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Thread: double integral help, polar coordinates

  1. #1
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    double integral help, polar coordinates

    I get to this bit

    $\displaystyle \int^{\frac{\pi}{2}}_{0} \int^{1}_{0} \sqrt{r^{2} +1} r dr d\theta $

    from here, can I not simplify the expression $\displaystyle \sqrt{r^{2}+1} r $

    =

    $\displaystyle r^{2} + r $ ??
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  2. #2
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    Re: double integral help, polar coordinates

    The r in "$\displaystyle r drd\theta$" is outside the square root. Use the substitution $\displaystyle u= r^2+ 1$.
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  3. #3
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    Re: double integral help, polar coordinates

    Quote Originally Posted by HallsofIvy View Post
    The r in "$\displaystyle r drd\theta$" is outside the square root. Use the substitution $\displaystyle u= r^2+ 1$.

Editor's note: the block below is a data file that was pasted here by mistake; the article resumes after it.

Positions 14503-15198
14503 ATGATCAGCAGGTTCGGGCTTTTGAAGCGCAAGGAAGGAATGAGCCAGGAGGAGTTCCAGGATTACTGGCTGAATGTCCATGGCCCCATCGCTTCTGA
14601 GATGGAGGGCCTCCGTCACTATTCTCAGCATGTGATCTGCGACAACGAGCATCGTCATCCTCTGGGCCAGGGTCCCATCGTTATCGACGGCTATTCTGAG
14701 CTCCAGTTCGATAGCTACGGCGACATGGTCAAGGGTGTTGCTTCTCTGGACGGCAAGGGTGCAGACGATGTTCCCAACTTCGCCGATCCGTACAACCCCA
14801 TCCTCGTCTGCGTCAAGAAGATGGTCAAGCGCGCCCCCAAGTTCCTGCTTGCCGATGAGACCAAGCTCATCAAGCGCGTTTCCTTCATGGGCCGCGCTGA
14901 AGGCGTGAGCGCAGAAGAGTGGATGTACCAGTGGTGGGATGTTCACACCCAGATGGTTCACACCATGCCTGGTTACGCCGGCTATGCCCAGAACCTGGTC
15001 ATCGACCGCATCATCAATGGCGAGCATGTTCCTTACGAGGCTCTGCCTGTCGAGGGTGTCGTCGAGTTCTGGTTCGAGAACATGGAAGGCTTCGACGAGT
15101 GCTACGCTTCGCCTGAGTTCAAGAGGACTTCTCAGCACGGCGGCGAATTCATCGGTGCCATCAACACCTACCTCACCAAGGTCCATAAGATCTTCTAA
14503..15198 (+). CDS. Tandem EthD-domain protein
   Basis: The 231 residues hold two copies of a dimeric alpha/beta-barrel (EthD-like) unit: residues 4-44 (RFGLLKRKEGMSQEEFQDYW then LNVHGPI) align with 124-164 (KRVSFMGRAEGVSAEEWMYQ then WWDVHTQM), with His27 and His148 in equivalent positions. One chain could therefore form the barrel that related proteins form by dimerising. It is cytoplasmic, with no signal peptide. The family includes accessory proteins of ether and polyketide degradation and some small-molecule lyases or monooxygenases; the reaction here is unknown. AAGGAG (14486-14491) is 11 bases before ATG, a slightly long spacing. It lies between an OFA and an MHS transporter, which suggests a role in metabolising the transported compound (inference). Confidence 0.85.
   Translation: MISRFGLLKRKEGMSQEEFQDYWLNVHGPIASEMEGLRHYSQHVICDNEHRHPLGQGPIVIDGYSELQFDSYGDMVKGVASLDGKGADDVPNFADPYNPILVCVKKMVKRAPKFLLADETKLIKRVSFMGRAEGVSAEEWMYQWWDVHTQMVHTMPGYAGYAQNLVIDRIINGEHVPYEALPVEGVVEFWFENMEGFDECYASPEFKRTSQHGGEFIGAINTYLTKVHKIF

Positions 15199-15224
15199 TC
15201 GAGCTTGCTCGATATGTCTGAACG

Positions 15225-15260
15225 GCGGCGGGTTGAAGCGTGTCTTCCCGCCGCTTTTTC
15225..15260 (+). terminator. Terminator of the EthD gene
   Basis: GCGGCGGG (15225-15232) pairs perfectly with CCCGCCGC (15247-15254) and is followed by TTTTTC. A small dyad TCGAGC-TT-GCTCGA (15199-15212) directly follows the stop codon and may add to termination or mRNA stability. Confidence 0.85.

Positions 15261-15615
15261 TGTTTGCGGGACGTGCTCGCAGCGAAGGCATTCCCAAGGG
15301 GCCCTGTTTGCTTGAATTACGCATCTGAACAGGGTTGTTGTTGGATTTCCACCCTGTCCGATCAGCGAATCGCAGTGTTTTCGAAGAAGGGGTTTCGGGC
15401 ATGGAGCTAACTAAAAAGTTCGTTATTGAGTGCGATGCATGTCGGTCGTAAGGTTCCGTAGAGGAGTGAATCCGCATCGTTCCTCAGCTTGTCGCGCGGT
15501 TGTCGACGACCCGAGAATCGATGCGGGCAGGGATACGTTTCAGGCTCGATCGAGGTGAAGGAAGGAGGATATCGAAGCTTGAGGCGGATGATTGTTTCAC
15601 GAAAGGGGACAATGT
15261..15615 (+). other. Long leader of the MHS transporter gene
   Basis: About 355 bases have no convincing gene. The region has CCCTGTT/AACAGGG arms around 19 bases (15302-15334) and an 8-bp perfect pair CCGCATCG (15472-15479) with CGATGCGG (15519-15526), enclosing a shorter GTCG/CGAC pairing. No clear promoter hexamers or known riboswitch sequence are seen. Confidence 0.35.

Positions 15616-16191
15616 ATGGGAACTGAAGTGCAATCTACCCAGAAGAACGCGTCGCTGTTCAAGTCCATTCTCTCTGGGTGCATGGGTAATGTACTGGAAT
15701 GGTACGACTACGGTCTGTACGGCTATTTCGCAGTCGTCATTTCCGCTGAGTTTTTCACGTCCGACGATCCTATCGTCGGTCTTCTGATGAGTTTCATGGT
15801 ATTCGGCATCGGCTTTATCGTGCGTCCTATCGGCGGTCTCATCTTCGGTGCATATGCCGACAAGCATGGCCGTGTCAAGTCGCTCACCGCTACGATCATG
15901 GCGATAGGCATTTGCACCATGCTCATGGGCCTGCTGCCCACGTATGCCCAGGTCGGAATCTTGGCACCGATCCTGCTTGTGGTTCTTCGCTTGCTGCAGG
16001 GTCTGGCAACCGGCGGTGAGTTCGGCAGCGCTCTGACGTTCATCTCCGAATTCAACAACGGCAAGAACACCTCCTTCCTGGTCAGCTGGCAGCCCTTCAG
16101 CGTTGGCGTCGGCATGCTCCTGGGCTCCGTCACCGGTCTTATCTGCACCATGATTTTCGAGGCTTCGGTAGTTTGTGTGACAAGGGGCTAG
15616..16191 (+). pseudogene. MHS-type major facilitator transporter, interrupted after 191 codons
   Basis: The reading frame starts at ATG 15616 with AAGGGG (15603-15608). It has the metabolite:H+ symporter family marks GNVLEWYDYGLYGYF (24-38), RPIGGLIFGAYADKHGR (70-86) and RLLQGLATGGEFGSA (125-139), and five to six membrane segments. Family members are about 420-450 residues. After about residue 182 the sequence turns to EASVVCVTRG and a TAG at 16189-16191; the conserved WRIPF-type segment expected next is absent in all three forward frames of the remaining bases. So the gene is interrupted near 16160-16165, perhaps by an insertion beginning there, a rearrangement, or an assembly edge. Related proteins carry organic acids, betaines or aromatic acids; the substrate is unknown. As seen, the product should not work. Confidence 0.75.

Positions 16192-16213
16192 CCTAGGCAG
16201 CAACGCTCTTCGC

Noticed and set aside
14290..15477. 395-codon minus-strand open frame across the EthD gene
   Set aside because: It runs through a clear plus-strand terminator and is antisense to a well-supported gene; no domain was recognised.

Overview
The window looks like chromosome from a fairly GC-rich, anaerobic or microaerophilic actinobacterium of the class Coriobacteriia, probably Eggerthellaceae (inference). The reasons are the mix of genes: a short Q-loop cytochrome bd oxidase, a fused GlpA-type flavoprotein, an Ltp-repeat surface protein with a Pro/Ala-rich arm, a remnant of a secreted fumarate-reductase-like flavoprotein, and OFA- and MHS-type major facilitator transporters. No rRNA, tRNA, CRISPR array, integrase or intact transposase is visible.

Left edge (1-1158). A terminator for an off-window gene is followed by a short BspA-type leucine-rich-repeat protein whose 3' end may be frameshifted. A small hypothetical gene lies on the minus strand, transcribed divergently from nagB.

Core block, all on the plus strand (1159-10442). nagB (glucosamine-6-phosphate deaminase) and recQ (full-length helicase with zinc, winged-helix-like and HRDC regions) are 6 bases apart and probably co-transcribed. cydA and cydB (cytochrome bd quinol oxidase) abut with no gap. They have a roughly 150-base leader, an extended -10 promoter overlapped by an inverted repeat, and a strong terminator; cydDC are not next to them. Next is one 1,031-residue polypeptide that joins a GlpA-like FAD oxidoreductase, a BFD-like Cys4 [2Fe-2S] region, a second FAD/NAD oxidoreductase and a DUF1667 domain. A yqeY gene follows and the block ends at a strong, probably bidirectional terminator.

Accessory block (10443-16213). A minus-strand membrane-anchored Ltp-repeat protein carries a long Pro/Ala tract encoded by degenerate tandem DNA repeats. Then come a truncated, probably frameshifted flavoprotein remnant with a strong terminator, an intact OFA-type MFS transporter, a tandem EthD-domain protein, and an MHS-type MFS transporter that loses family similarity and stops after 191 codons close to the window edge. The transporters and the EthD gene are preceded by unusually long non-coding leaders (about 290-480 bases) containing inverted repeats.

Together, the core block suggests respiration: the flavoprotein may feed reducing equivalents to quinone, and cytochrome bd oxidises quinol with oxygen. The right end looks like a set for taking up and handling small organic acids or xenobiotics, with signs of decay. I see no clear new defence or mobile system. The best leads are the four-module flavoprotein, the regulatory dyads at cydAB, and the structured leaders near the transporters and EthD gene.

I know that it is outside the square root, but why can i not just take the square root or r^2 and 1 that gives

    $\displaystyle \sqrt{r^{2} + 1} $ = r+ 1

    than multiply that through by r? why is this wrong ?
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  4. #4
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    Re: double integral help, polar coordinates

    Back to algebra class for you: you can't take the square root of each term like that. For example $\displaystyle \sqrt{3^2+1}$ is $\displaystyle \sqrt{10}$, not 4. Or looking the other way, $\displaystyle (r+1)^2$ is $\displaystyle r^2+2r+1$, not $\displaystyle r^2+1$.

    When you make HallsofIvy's substitution, you get

    $\displaystyle \int^{\frac{\pi}{2}}_{0} \int^{2}_{1} \frac{1}{2} u^{1/2}\, du \,d\theta$

    which you should be able to integrate directly.

    - Hollywood
    Last edited by hollywood; May 16th 2014 at 05:50 AM. Reason: LaTeX
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  5. #5
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    Re: double integral help, polar coordinates

    Quote Originally Posted by Tweety View Post
    I know that it is outside the square root, but why can i not just take the square root or r^2 and 1 that gives

    $\displaystyle \sqrt{r^{2} + 1} $ = r+ 1

    than multiply that through by r? why is this wrong ?
    Is $\displaystyle \sqrt{25+ 1}= \sqrt{26}= 6$?

    Or $\displaystyle (r+ 1)^2= r^2+ 2r+ 1$ not $\displaystyle r^2+ 1$.
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